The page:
On 1 May 2020, the ICSID and UNCITRAL Secretariates have published the first draft of the Code of Conduct for Adjudicators in Investor-State Dispute Resolution ('the Code'). The main aim of the Code is to prescribe important ethical rules and rules of conduct for adjudicators during the arbitral proceedings. The arbitration community has welcomed this news ambiguously and started an active discussion of the Code during arbitral webinars. Here the question arises: are there any real problems with such an innocuous Code?
Adopting the Code is one of the main requirements for the massive reform of the investor-state dispute settlement mechanism. Notice that this draft Code is not the first document that will envisage rules of conduct for arbitrators. Such rules of conduct already exist in arbitration rules of different arbitration institutions. Nevertheless, this draft Code is the first binding act that gathers all crucial ethical regulations for arbitrators, such as impartiality and fairness.
Why is this Code necessary?
As was mentioned above, States delegates to UNICITRAL are actively discussing the idea to reform the Investor-State Dispute Settlement mechanism. Remarkably, delegates propose such reforms to establish a multilateral court for investment disputes with appeal mechanisms. The idea to adopt the Code emerged in 2015 within the UNCITRAL Commission as part of the Investor-State Dispute Settlement reform. The UNCITRAL Working Group III, as an authorized body, started the working process and considered proposals regarding future Code. Remarkably, the UNCITRAL Working Group III was firstly considered to work over the ethical rules for arbitrators only. However, delegates agreed to expand the research scope and elaborate a complex set of rules of conduct overall. The rationale behind such a decision is an absence of a common act that can regulate proceedings with arbitrators, counsels, and lawyers from different jurisdictions, different legal education, and different legal culture. That is why this Code has to clarify all the rules of conduct to conduct impartial and fair arbitral proceedings.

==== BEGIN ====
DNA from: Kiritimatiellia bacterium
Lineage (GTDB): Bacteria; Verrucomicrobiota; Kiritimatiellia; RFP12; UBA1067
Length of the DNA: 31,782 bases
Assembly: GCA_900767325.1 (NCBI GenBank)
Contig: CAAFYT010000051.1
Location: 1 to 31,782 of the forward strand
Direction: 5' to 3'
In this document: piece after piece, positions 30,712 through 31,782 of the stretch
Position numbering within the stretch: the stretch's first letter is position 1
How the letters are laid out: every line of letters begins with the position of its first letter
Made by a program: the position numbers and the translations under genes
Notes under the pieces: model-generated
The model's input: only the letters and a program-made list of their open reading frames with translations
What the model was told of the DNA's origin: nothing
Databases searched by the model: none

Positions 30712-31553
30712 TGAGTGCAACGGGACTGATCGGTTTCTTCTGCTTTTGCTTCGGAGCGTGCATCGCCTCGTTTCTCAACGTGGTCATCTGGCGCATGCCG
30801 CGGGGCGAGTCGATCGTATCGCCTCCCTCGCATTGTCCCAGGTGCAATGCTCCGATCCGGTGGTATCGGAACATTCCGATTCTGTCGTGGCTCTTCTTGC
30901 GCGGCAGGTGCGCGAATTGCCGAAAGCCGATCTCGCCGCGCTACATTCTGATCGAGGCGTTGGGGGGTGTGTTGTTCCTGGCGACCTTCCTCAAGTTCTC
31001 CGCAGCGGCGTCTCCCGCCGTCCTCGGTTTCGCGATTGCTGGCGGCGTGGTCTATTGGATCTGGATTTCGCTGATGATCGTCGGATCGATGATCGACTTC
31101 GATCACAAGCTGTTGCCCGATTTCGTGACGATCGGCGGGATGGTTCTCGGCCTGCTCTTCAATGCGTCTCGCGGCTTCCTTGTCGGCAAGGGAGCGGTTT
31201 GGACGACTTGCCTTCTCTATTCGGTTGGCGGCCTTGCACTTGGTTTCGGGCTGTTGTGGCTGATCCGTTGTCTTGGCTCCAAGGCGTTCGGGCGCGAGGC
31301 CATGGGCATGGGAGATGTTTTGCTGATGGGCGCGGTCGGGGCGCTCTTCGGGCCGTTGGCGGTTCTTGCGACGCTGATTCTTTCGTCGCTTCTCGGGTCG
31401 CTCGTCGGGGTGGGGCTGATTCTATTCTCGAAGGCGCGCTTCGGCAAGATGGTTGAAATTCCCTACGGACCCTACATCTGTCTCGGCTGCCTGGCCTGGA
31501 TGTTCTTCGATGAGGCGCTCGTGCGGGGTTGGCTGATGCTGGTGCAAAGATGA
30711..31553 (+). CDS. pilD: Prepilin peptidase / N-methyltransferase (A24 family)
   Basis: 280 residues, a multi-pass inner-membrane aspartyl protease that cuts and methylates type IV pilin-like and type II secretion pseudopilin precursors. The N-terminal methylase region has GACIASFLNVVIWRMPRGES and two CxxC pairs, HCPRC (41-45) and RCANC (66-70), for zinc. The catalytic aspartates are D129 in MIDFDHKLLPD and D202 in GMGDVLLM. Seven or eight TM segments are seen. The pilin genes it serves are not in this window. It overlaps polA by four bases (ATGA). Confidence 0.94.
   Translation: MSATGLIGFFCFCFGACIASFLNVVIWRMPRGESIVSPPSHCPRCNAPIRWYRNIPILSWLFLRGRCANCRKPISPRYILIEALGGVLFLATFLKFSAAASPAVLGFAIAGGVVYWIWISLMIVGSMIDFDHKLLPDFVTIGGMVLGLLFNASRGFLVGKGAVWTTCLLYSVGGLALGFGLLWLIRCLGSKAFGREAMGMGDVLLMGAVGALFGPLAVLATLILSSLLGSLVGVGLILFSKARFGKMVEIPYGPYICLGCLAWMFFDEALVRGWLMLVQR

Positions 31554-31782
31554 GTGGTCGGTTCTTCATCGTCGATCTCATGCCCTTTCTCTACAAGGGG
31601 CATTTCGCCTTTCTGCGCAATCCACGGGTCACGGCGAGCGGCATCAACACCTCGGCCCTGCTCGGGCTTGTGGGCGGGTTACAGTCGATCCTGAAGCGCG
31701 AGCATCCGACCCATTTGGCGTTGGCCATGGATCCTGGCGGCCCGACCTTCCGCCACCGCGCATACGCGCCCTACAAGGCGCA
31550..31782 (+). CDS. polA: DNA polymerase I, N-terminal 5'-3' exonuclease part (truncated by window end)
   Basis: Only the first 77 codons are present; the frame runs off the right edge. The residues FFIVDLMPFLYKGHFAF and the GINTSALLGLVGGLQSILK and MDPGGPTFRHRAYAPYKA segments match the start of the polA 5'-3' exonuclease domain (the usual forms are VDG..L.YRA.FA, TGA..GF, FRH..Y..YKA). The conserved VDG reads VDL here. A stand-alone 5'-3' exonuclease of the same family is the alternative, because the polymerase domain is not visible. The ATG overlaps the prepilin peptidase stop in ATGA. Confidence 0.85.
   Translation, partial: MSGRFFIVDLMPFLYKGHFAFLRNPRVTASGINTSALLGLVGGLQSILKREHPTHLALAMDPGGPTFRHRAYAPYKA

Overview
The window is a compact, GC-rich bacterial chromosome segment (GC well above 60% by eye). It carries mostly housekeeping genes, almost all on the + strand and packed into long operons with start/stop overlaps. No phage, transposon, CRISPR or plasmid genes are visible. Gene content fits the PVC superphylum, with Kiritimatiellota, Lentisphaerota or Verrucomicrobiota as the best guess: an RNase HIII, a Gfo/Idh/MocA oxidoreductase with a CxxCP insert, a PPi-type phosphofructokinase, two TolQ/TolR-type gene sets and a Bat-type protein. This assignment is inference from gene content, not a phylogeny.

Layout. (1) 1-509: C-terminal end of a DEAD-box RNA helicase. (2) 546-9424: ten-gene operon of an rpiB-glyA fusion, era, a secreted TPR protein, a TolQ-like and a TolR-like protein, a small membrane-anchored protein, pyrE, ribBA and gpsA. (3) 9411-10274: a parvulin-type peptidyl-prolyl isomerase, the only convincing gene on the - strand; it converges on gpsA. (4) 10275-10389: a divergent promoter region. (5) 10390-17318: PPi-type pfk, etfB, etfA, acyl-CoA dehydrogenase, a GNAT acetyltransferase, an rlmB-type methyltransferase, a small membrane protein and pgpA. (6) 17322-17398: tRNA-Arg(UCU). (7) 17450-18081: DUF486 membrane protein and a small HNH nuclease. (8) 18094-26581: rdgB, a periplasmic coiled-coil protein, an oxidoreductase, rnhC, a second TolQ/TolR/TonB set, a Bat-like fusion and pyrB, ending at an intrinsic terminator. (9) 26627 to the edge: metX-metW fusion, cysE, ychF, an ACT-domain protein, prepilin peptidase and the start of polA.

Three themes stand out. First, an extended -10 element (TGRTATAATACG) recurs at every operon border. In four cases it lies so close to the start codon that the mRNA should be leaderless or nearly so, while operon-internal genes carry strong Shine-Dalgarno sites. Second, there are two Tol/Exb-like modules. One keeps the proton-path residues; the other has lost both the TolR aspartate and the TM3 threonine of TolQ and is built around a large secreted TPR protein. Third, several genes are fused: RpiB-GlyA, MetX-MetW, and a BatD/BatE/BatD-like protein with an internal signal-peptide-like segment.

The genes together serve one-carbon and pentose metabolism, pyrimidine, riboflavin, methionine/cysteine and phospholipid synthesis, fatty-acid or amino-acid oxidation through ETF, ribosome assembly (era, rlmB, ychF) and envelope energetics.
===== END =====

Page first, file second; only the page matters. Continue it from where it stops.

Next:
Content of the Code
The Code contains 12 articles supplemented by the comments for future discussion with delegates within UNCITRAL Working Group III. All these articles address the duties and responsibilities of adjudicators that are divided into three main sections:
Looking through the content of the Code, it became evident that authors decided to include well-recognized ethical rules for lawyers. For instance, the International Bar Association Principles on Conduct for the Legal Profession contain similar to the Code rules of conduct. These well-recognized ethical rules include the rule of integrity, fairness, competence, diligence, and confidentiality. Moreover, the Code contains essential rules on the impartiality of arbitrators and avoidance of the conflict of interest.
It is also worth noting that the Code will be binding not only for adjudicators but also for adjudicators' assistance and candidates to become adjudicators. Also, practitioners are discussing that the Code should regulate counsels and other actors in the Investor-State proceedings.
Vulnerabilities of the Code
Unfortunately, the drafting process is not so smooth as it seems at first glance. The Code contains three sensitive articles that met a wave of critique and debates. These articles relate to repeat appointments, conflict of interest, and double-hatting. These very articles contain an option that enables States delegates to discuss the appropriate wording of the item.